In the world of mergers and acquisitions (M&A), there is significant due diligence required to map strategic synergies, financial impact, and investor relations that result from the transaction. But the “people” side of M&A is often overlooked, when it can be one of the most critical components for a successful merger or acquisition.
Leveraging Human Capital in M&A
As Deloitte M&A Institute’s research points out, one of the common rationales for initiating a merger or acquisition is to increase intellectual capital. With this in mind, key questions to ask are: what experience and knowledge does each participating company have? And, what is the most effective way of keeping that knowledge and experience both within the organization and sharing it with each another?
Despite the importance of these questions, The Ayers Group has found that often no systematic retention measures are taken, leading to an estimated 47 percent of all senior managers in acquired firms leaving within the first year of the acquisition and 72 percent by the third year. When these employees leave, the acquiring company is allowing valued resources and institutional knowledge to get away.
On top of that, Harvard Business Review reports that 70 to 90 percent of all mergers and acquisitions fail to achieve their anticipated strategic and financial objectives due to various HR-related factors (e.g., incompatible cultures, poor motivation, loss of key talent, lack of communication, and diminished trust). With this in mind, it is clear that growth through a merger or acquisition is only viable if the participating companies can be combined successfully by paying more attention to the people side.
Facilitating Communication Through Mentorship
Creating a human capital integration plan for the transition can help anticipate and proactively address the confusion, anxiety, and other issues that arise during a merger or acquisition. Experts agree that proper communication (from both sides) can easily head off most of the negativity that can come up during transactions. This is where the power of a mentoring program can be harnessed for a more successful integration.
Mentorship facilitates rapid and effective integration by addressing factors that are commonly associated with failed mergers and acquisitions:
Unclear organizational policies
It is critical for a newly-formed organization to create and communicate policies that are relevant to the new status quo. Rather than a team of executives making key decisions and handing them down from on-high, the most successful processes involve input from people at different levels of the organization. Mentoring relationships are a way to establish trust and garner this input in concert with formal focus groups.
Unclear reporting structure
It is imperative to clarify the lines of responsibility and limits of authority early in the M&A process. Setting people up with mentors means that everyone in an acquired company has someone they can go to with questions about the new structure. It also means that each person will be accounted for when it comes to communicating the new reporting structure to everyone.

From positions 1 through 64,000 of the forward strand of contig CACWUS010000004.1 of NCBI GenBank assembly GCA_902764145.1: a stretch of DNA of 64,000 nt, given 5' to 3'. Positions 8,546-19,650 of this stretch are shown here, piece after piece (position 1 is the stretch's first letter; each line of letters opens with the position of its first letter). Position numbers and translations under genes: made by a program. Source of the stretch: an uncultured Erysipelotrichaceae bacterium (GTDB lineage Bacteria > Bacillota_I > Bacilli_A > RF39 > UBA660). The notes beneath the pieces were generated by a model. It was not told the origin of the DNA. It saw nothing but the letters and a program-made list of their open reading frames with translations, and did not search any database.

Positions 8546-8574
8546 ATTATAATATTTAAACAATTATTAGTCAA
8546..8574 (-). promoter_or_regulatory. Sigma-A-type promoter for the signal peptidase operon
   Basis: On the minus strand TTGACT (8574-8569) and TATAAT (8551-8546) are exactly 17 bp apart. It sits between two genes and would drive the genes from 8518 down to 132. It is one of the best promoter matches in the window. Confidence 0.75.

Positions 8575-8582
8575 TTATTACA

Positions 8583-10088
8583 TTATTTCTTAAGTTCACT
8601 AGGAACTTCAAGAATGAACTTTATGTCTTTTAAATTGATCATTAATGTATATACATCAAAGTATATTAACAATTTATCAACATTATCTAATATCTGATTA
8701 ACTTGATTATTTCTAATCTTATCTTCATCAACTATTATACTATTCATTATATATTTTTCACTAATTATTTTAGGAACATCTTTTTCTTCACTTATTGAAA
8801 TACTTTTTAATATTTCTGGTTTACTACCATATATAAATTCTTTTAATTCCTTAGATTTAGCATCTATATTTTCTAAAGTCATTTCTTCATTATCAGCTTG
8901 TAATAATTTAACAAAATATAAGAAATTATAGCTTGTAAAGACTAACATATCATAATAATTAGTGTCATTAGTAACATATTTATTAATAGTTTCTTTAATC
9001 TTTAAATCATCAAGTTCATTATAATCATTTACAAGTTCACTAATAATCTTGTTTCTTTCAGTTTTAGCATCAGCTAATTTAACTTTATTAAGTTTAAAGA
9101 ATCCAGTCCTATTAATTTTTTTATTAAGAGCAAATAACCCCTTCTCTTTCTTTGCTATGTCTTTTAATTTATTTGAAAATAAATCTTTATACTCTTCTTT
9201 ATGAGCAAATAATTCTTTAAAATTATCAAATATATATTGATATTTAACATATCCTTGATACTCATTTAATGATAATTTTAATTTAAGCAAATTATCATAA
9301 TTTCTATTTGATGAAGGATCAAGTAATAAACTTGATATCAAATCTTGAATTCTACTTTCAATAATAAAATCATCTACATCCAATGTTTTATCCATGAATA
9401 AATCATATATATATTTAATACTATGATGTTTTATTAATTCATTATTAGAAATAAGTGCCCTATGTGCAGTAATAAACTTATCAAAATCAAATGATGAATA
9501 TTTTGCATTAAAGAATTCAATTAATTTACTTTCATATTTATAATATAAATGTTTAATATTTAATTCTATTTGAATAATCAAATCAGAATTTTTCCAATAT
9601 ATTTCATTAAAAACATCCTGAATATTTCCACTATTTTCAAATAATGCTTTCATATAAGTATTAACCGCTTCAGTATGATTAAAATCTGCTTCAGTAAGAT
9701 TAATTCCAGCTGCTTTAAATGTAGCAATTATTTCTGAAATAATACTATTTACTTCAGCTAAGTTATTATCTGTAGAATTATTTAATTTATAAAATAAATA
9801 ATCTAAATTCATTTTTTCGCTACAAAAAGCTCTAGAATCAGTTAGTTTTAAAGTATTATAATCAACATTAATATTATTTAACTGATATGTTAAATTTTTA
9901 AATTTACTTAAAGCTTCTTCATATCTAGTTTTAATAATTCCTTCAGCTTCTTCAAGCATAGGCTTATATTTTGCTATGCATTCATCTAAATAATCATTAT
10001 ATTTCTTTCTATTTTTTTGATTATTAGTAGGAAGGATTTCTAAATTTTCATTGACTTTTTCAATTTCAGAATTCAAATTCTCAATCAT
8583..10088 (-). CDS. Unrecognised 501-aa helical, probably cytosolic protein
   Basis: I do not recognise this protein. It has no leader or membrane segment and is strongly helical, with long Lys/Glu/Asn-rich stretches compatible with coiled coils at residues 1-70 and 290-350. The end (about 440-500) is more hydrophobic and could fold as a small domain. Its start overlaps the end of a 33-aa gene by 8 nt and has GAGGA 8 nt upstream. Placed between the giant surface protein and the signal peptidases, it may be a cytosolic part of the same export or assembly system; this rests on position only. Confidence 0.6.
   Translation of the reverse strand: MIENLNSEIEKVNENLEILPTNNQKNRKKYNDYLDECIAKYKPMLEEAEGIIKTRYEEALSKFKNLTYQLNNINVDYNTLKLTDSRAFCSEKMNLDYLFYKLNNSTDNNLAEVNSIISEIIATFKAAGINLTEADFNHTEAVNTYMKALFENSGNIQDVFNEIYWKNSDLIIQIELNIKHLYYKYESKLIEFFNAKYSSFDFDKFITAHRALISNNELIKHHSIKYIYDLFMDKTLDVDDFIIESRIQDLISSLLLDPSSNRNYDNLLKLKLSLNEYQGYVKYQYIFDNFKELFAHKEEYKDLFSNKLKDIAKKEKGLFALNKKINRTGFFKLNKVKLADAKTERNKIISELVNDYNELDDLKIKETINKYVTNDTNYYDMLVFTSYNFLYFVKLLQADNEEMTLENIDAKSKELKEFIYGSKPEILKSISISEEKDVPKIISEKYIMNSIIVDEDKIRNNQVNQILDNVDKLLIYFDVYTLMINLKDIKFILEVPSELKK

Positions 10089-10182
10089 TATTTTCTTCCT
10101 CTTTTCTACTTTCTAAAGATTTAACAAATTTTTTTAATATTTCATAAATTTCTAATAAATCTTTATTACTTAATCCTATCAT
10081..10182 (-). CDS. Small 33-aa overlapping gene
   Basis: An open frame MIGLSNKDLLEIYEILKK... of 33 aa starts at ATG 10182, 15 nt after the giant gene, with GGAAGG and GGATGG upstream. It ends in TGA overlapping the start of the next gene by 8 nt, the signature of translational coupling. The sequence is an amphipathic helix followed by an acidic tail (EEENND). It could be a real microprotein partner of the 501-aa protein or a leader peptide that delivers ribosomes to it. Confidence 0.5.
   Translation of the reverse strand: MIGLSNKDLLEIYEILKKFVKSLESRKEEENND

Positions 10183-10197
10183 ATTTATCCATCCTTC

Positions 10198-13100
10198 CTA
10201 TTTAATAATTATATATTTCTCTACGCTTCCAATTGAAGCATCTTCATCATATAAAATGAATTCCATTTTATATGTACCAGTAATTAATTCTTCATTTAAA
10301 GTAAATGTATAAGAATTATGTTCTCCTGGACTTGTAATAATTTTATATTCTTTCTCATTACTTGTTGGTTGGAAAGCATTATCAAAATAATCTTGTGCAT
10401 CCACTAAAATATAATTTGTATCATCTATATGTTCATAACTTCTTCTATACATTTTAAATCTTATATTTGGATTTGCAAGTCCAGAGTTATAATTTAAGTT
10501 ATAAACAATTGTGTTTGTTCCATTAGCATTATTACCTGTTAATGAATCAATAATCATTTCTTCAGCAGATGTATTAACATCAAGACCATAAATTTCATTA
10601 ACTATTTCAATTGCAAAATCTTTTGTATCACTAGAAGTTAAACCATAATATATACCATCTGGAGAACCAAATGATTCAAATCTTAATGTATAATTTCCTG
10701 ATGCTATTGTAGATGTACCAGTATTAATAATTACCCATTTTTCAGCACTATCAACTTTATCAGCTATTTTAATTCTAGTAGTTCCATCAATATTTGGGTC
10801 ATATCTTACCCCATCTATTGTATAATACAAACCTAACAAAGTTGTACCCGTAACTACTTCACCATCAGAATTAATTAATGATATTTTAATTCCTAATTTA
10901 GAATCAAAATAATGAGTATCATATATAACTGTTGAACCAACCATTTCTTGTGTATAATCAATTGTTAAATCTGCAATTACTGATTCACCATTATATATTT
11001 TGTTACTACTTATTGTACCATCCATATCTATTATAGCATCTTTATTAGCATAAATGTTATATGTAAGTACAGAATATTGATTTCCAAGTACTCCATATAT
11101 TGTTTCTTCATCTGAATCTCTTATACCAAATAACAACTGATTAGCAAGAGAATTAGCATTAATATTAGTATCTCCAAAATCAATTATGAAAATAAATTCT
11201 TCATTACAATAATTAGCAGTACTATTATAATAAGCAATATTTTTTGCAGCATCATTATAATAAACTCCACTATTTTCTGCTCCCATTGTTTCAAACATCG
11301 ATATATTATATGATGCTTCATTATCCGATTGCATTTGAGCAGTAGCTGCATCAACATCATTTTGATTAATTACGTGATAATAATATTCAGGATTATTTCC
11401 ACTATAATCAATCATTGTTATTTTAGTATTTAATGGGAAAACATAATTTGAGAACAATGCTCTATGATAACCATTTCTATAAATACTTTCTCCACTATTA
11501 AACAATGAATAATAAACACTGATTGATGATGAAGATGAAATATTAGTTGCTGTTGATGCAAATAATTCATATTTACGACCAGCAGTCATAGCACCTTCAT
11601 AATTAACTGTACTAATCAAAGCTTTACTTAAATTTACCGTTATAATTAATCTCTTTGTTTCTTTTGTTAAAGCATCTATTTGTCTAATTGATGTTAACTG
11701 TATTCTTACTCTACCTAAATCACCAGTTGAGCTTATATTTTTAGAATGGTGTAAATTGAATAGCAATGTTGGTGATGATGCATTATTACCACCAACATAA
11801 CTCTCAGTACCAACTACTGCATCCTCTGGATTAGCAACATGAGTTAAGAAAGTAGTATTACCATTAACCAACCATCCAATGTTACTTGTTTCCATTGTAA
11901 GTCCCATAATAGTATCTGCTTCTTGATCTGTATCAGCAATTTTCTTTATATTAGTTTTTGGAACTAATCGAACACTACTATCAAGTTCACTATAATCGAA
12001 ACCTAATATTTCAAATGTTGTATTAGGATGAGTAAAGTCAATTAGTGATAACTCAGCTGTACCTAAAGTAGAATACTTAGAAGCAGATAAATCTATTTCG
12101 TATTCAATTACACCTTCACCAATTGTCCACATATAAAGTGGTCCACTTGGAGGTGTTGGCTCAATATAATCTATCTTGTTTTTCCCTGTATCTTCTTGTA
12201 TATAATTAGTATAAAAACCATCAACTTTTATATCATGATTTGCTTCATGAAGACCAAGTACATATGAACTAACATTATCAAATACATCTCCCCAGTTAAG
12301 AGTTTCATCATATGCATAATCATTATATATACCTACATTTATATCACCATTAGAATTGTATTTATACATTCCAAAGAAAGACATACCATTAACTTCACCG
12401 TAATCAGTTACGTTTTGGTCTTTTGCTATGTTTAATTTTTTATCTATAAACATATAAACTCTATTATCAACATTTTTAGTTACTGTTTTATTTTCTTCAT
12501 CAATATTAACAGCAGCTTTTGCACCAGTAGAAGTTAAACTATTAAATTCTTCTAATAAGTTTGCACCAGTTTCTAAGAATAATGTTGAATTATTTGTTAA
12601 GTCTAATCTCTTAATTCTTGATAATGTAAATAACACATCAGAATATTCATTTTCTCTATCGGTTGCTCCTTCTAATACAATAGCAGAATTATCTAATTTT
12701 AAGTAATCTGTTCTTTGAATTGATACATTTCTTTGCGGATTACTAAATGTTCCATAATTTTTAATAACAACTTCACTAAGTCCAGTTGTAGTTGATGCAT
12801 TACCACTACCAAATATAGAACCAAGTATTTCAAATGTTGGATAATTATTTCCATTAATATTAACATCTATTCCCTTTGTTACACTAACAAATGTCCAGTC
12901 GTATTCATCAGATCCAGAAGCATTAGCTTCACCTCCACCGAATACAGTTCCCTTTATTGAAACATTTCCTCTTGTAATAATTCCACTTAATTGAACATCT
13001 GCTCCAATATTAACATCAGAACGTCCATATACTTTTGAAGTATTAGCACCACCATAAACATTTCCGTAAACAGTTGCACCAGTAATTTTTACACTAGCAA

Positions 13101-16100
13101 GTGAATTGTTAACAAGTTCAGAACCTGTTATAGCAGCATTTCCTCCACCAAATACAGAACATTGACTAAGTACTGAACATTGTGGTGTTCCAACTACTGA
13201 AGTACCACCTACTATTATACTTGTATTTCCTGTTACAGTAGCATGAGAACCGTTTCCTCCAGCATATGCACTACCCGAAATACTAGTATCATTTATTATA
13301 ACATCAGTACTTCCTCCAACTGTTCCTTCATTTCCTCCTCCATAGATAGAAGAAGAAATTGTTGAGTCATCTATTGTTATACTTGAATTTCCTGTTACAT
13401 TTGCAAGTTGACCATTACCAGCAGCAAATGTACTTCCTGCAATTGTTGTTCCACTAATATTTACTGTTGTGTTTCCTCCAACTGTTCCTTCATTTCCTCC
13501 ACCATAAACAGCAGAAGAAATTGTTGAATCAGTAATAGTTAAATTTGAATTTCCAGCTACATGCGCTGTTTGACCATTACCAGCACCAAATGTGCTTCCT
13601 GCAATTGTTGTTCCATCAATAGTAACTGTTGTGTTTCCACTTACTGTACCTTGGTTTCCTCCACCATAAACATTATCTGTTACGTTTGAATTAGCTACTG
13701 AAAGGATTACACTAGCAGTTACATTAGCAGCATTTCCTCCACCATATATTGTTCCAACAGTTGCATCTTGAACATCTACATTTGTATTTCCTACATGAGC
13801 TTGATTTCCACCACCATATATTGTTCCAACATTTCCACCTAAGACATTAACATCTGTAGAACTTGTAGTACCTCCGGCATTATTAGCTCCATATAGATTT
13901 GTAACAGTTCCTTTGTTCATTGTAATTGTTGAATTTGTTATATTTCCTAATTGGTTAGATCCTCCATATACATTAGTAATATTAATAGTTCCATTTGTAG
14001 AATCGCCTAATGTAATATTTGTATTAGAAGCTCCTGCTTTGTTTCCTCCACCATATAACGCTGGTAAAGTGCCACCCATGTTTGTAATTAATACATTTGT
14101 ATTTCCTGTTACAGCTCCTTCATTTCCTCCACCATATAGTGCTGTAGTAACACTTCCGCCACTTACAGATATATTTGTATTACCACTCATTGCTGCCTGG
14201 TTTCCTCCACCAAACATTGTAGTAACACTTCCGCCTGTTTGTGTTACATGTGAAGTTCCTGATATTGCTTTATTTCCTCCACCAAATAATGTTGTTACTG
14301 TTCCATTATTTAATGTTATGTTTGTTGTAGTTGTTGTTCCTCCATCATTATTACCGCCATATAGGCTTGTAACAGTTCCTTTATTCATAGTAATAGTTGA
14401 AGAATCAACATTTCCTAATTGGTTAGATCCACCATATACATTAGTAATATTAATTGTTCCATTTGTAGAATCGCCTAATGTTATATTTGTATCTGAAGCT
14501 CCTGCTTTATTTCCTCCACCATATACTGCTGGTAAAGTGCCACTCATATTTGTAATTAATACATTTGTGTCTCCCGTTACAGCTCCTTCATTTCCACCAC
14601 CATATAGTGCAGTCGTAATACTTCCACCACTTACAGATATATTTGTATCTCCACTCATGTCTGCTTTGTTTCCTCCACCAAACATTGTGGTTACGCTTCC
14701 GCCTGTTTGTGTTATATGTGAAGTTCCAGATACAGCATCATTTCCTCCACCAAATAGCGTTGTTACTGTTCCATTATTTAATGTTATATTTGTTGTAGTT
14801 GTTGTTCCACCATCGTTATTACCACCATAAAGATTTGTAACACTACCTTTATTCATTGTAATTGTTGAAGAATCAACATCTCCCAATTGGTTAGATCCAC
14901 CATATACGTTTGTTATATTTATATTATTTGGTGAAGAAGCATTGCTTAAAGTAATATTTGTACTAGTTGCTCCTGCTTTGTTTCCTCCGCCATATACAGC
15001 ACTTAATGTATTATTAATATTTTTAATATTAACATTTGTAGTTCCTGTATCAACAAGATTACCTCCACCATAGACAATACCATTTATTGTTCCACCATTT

Underestimating the difficulties of merging two cultures
Cultural clashes affect M&A outcomes, making cultural alignment one of the top challenges over the course of a merger or acquisition. Mentorship facilitates two-way communication which helps to quickly understand where there might be issues when merging two cultures. The conversations and learning focus in a mentor-protégé relationship also helps both sides understand strengths of the other company’s culture. This mutual understanding and appreciation can help decision makers determine which components to integrate into the newly integrated organizational culture.
Inadequate or poorly timed communications
If employees are not properly informed, negative attitudes can develop. This sentiment is contagious if not addressed up front. Mentorship addresses this issue, since it encourages proactive communication and knowledge sharing. It can also address poor morale by providing an outlet should negative emotions arise at any point in the process.
Departures of key people
One of the key roles of HR after a merger or acquisition is retaining key employees and, in the case of downsizing, selecting which employees stay and which will go. According to The Ayers Group, acquiring companies typically lose four to five of every ten employees. Mentorship is a way to build relationships with those who remain, establish loyalty, improve their engagement with the new organization, and ensure that they feel cared for and listened to.
In the case of downsizing, it is important to quickly assess who the organization can’t afford to lose and what is necessary to keep them. Mentoring relationships will help identify the rising stars who need to stay – either directly or through word of mouth from colleagues and former managers.
Ultimately, mentorship addresses many ways in which a merger or acquisition can go wrong, thus ensuring that your organization’s M&A transaction is one of the few able to realize its full potential.